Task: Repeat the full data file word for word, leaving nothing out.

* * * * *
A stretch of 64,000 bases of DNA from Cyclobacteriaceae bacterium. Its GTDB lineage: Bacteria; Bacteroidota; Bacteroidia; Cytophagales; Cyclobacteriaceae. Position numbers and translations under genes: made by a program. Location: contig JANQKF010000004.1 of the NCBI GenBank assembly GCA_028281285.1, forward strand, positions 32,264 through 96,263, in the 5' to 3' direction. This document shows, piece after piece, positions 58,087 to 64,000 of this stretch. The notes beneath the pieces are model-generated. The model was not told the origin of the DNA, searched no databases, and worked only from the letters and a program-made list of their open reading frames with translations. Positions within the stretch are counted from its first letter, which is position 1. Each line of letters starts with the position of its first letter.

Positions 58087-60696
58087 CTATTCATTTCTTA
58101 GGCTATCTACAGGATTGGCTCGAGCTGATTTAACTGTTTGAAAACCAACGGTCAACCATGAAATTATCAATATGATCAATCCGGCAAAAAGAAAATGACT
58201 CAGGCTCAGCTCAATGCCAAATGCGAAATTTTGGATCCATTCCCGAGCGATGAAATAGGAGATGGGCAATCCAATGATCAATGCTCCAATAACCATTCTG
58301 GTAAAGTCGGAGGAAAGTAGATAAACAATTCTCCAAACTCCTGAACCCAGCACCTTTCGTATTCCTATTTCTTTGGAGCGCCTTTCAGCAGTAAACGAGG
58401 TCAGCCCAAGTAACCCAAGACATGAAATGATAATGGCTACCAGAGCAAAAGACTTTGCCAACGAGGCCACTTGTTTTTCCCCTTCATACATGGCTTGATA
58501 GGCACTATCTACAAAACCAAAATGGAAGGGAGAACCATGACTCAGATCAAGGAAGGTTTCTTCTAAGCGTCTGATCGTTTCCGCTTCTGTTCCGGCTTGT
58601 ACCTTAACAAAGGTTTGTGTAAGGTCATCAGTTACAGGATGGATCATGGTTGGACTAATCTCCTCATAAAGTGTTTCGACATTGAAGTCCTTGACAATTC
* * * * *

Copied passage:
A stretch of 64,000 bases of DNA from Cyclobacteriaceae bacterium. Its GTDB lineage: Bacteria; Bacteroidota; Bacteroidia; Cytophagales; Cyclobacteriaceae. Position numbers and translations under genes: made by a program. Location: contig JANQKF010000004.1 of the NCBI GenBank assembly GCA_028281285.1, forward strand, positions 32,264 through 96,263, in the 5' to 3' direction. This document shows, piece after piece, positions 58,087 to 64,000 of this stretch. The notes beneath the pieces are model-generated. The model was not told the origin of the DNA, searched no databases, and worked only from the letters and a program-made list of their open reading frames with translations. Positions within the stretch are counted from its first letter, which is position 1. Each line of letters starts with the position of its first letter.

Positions 58087-60696
58087 CTATTCATTTCTTA
58101 GGCTATCTACAGGATTGGCTCGAGCTGATTTAACTGTTTGAAAACCAACGGTCAACCATGAAATTATCAATATGATCAATCCGGCAAAAAGAAAATGACT
58201 CAGGCTCAGCTCAATGCCAAATGCGAAATTTTGGATCCATTCCCGAGCGATGAAATAGGAGATGGGCAATCCAATGATCAATGCTCCAATAACCATTCTG
58301 GTAAAGTCGGAGGAAAGTAGATAAACAATTCTCCAAACTCCTGAACCCAGCACCTTTCGTATTCCTATTTCTTTGGAGCGCCTTTCAGCAGTAAACGAGG
58401 TCAGCCCAAGTAACCCAAGACATGAAATGATAATGGCTACCAGAGCAAAAGACTTTGCCAACGAGGCCACTTGTTTTTCCCCTTCATACATGGCTTGATA
58501 GGCACTATCTACAAAACCAAAATGGAAGGGAGAACCATGACTCAGATCAAGGAAGGTTTCTTCTAAGCGTCTGATCGTTTCCGCTTCTGTTCCGGCTTGT
58601 ACCTTAACAAAGGTTTGTGTAAGGTCATCAGTTACAGGATGGATCATGGTTGGACTAATCTCCTCATAAAGTGTTTCGACATTGAAGTCCTTGACAATTC